• Samuel at Gilgal

    This year I will be sharing brief excerpts from the articles, sermons, and books I am currently reading. My posts will not follow a regular schedule but will be published as I find well-written thoughts that should be of interest to maturing Christian readers. Whenever possible, I encourage you to go to the source and read the complete work of the author.

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  • March 2023
    M T W T F S S
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Understanding the Trinity

John GillIn this article, John Gill – using the Scriptures – seeks to expand our understanding of the Trinity:

Thus saith the Lord, Stand ye in the ways and see, and ask for the old paths, where is the good way, and walk therein; and ye shall find rest for your souls. (Jeremiah 6:16)

[A]bout the doctrine of the Trinity: As the light of nature and reason will tell you, that there is but one God, and which is confirmed by revelation; the scriptures will inform you, that there are three that bear record in heaven, the Father, the Word, and the holy Spirit, and that these three are one (1 John 5:7); are the one God: look into the first page of the Bible, and you will see how just and right is that observation of the Psalmist (Ps. 33:6); by the word of the Lord were the heavens made, and all the host of them by the breath or spirit of his mouth; and that Jehovah, his word and spirit, were concerned in the creation of all things: you will learn from thence that God made the heavens and the earth; that the spirit of God moved upon the face of the waters, and brought the chaos into a beautiful order, as well as garnished the heavens; and that God the word said, Let there be light, and there was light; and that these three are the US that made man after their image and likeness. (Gen. 1:1-3; 1:26)

This doctrine is frequently suggested in the Old Testament, but clearly revealed in the New; and no where more clearly than in the commission for the administration of the ordinance of baptism; Go, teach all nations, baptizing them in the name of the Father, and of the Son, and of the Holy Ghost (Matthew 28:19); and in the administration of it itself to our Lord Jesus Christ, at which all the three persons appeared; the Father by a voice from heaven, declaring Christ his beloved Son; the Son in human nature, submitting to the ordinance; and the holy Ghost descending as a dove upon him (Matthew 3:16, 17); this was thought to be so clear a testimony for this doctrine, that it was usual with the ancients to say, “Go to Jordan, and there learn the doctrine of the trinity.” (“The Scriptures: The Only Guide in Matters of Faith”)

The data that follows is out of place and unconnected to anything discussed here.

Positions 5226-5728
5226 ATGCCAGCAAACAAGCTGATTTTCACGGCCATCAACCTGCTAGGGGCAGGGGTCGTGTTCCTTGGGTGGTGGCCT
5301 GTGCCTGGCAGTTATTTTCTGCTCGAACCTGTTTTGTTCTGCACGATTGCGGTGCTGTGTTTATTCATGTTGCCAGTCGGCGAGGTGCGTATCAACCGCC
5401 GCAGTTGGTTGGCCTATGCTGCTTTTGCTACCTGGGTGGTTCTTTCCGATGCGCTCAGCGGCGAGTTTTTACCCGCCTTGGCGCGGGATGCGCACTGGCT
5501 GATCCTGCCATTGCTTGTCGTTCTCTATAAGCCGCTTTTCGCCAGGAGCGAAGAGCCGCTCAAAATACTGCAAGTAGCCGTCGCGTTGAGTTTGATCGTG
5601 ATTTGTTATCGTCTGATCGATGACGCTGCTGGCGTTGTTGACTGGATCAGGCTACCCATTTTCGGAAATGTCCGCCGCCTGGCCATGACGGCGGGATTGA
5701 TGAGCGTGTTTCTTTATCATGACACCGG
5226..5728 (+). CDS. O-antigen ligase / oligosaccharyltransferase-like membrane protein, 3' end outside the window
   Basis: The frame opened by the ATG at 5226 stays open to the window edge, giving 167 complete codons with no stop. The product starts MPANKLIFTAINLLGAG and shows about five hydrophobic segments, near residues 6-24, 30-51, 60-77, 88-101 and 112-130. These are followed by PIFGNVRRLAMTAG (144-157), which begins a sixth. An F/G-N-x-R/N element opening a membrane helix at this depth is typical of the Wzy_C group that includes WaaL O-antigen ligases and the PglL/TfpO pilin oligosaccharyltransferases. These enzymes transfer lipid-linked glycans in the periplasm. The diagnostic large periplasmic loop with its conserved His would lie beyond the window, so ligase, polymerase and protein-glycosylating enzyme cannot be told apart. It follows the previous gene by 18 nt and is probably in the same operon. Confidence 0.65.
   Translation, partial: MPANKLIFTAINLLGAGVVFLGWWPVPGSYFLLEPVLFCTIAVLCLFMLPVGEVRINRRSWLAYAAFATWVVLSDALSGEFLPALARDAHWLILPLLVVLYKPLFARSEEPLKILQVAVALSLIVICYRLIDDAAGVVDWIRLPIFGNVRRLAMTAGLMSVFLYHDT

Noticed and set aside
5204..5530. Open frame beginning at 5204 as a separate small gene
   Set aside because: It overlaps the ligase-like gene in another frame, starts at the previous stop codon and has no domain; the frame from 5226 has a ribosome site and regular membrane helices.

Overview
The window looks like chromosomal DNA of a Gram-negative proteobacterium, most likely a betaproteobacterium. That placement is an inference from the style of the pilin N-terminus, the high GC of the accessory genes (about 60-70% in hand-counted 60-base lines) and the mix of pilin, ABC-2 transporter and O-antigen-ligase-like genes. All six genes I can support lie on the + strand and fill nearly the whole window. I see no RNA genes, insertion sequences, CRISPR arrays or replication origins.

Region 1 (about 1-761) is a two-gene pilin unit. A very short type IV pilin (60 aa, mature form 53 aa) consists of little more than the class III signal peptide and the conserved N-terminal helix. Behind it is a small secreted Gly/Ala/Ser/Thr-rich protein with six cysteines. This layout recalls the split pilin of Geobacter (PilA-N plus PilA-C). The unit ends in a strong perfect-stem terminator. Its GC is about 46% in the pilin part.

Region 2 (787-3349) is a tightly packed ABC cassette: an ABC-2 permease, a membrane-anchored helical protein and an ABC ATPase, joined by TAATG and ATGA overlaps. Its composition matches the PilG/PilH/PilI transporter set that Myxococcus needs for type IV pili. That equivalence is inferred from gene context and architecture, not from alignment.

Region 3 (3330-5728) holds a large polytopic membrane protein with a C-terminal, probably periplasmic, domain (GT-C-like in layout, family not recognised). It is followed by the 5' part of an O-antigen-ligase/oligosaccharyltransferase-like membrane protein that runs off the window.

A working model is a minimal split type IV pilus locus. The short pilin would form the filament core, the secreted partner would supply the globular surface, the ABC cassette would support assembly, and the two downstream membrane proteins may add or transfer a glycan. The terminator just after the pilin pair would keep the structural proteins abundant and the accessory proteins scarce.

Martyn Lloyd-Jones On Thinking In Trinitarian

Martyn Lloyd-Jones

It is, unfortunately, true that most of us have not taken the trouble to read and to understand Christian doctrine. However, it really is essential that we should do so if we truly want to worship God. When there is no worship or praise in a person’s life, it is due to ignorance of the great and wonderful things we should know about God. Praise must be accompanied by truth. When we worship, we must know who it is we worship. D. Martyn Lloyd-Jones points this out as he discusses the Trinity:

Blessed be the God and Father of our Lord Jesus Christ, who hath blessed us with all spiritual blessings in heavenly places in Christ. (Ephesians 1:3)

So often people stop at one Person. Some stop at the Person of the Father; they talk about God and about worshipping God and about having forgiveness from God; and in all their talk and conversation even the Lord Jesus Christ is not mentioned. Certain others seem to stop only and entirely with the Lord Jesus Christ. They so concentrate upon Him that you hear little of the Father and little of the Holy Spirit. There are others whose entire conversation seems to be about the work of the Holy Spirit and they are interested in spiritual manifestations only. There is this constant danger of forgetting that as Christians we of necessity worship the Three Persons in the blessed Holy Trinity. Christianity is Trinitarian in its origin and in its continuance.

But not only must we be careful always that the Three Persons are in our minds and our worship, we must be equally careful about the order in which they are introduced to us in the Scriptures — the Father, the Son, the Holy Spirit. There is what our forefathers called a divine economy or order in the matter of our salvation among the blessed Persons themselves; and so we have always to preserve this order. We are to worship the Father through the Son, by the Holy Spirit. Many evangelical Christians in particular seem to offer all their prayers to the Son, there are others who forget the Son altogether, but the two wrongs do not make one right. So we notice here at the commencement of this Epistle that the Apostle not only praises, but praises the three blessed Persons, and ascribes unto them thanksgiving and glory in this invariable order. . . .

Now we turn to consider why the blessed Persons of the Holy Trinity should be thus praised. There are many answers to that question, but we must concentrate on the one which the Apostle emphasizes specially in this verse. God is to be praised because He is what He is. The ultimate characteristic or attribute of God is blessedness. It is indescribable, but if there is one quality, one attribute of God that makes God God; (I speak with reverence) if there is one thing that makes God God more than anything else, it is blessedness. And God is to be praised. We are to say ‘Blessed be God’ because of what God is and what He does. (“The Everlasting Covenant”)